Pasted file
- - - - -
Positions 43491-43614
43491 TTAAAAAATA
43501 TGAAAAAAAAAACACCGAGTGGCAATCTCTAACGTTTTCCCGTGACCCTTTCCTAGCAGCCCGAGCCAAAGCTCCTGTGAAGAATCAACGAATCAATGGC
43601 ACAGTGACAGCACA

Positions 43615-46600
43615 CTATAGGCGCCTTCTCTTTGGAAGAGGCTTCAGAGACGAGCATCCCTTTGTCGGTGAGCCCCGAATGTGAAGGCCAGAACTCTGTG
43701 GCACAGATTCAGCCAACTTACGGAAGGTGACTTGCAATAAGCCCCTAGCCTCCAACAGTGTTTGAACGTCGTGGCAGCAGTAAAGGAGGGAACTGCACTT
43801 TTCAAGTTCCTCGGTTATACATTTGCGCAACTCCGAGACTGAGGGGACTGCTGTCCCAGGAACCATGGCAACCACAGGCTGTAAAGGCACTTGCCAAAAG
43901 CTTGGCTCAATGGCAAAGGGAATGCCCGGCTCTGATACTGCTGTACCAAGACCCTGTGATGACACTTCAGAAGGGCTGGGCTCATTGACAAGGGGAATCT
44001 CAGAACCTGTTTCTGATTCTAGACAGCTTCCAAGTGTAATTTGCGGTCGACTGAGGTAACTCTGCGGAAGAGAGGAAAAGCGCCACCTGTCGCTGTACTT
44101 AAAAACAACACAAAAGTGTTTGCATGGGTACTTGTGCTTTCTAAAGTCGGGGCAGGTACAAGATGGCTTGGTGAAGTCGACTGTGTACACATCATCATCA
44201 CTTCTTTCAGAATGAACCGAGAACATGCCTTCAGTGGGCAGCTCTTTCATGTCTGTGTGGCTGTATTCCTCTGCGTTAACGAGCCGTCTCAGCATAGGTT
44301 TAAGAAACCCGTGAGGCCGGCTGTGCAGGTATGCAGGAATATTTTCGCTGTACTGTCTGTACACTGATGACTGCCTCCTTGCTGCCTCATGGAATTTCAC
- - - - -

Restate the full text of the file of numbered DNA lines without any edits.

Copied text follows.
Positions 43491-43614
43491 TTAAAAAATA
43501 TGAAAAAAAAAACACCGAGTGGCAATCTCTAACGTTTTCCCGTGACCCTTTCCTAGCAGCCCGAGCCAAAGCTCCTGTGAAGAATCAACGAATCAATGGC
43601 ACAGTGACAGCACA

Positions 43615-46600
43615 CTATAGGCGCCTTCTCTTTGGAAGAGGCTTCAGAGACGAGCATCCCTTTGTCGGTGAGCCCCGAATGTGAAGGCCAGAACTCTGTG
43701 GCACAGATTCAGCCAACTTACGGAAGGTGACTTGCAATAAGCCCCTAGCCTCCAACAGTGTTTGAACGTCGTGGCAGCAGTAAAGGAGGGAACTGCACTT
43801 TTCAAGTTCCTCGGTTATACATTTGCGCAACTCCGAGACTGAGGGGACTGCTGTCCCAGGAACCATGGCAACCACAGGCTGTAAAGGCACTTGCCAAAAG
43901 CTTGGCTCAATGGCAAAGGGAATGCCCGGCTCTGATACTGCTGTACCAAGACCCTGTGATGACACTTCAGAAGGGCTGGGCTCATTGACAAGGGGAATCT
44001 CAGAACCTGTTTCTGATTCTAGACAGCTTCCAAGTGTAATTTGCGGTCGACTGAGGTAACTCTGCGGAAGAGAGGAAAAGCGCCACCTGTCGCTGTACTT
44101 AAAAACAACACAAAAGTGTTTGCATGGGTACTTGTGCTTTCTAAAGTCGGGGCAGGTACAAGATGGCTTGGTGAAGTCGACTGTGTACACATCATCATCA
44201 CTTCTTTCAGAATGAACCGAGAACATGCCTTCAGTGGGCAGCTCTTTCATGTCTGTGTGGCTGTATTCCTCTGCGTTAACGAGCCGTCTCAGCATAGGTT
44301 TAAGAAACCCGTGAGGCCGGCTGTGCAGGTATGCAGGAATATTTTCGCTGTACTGTCTGTACACTGATGACTGCCTCCTTGCTGCCTCATGGAATTTCAC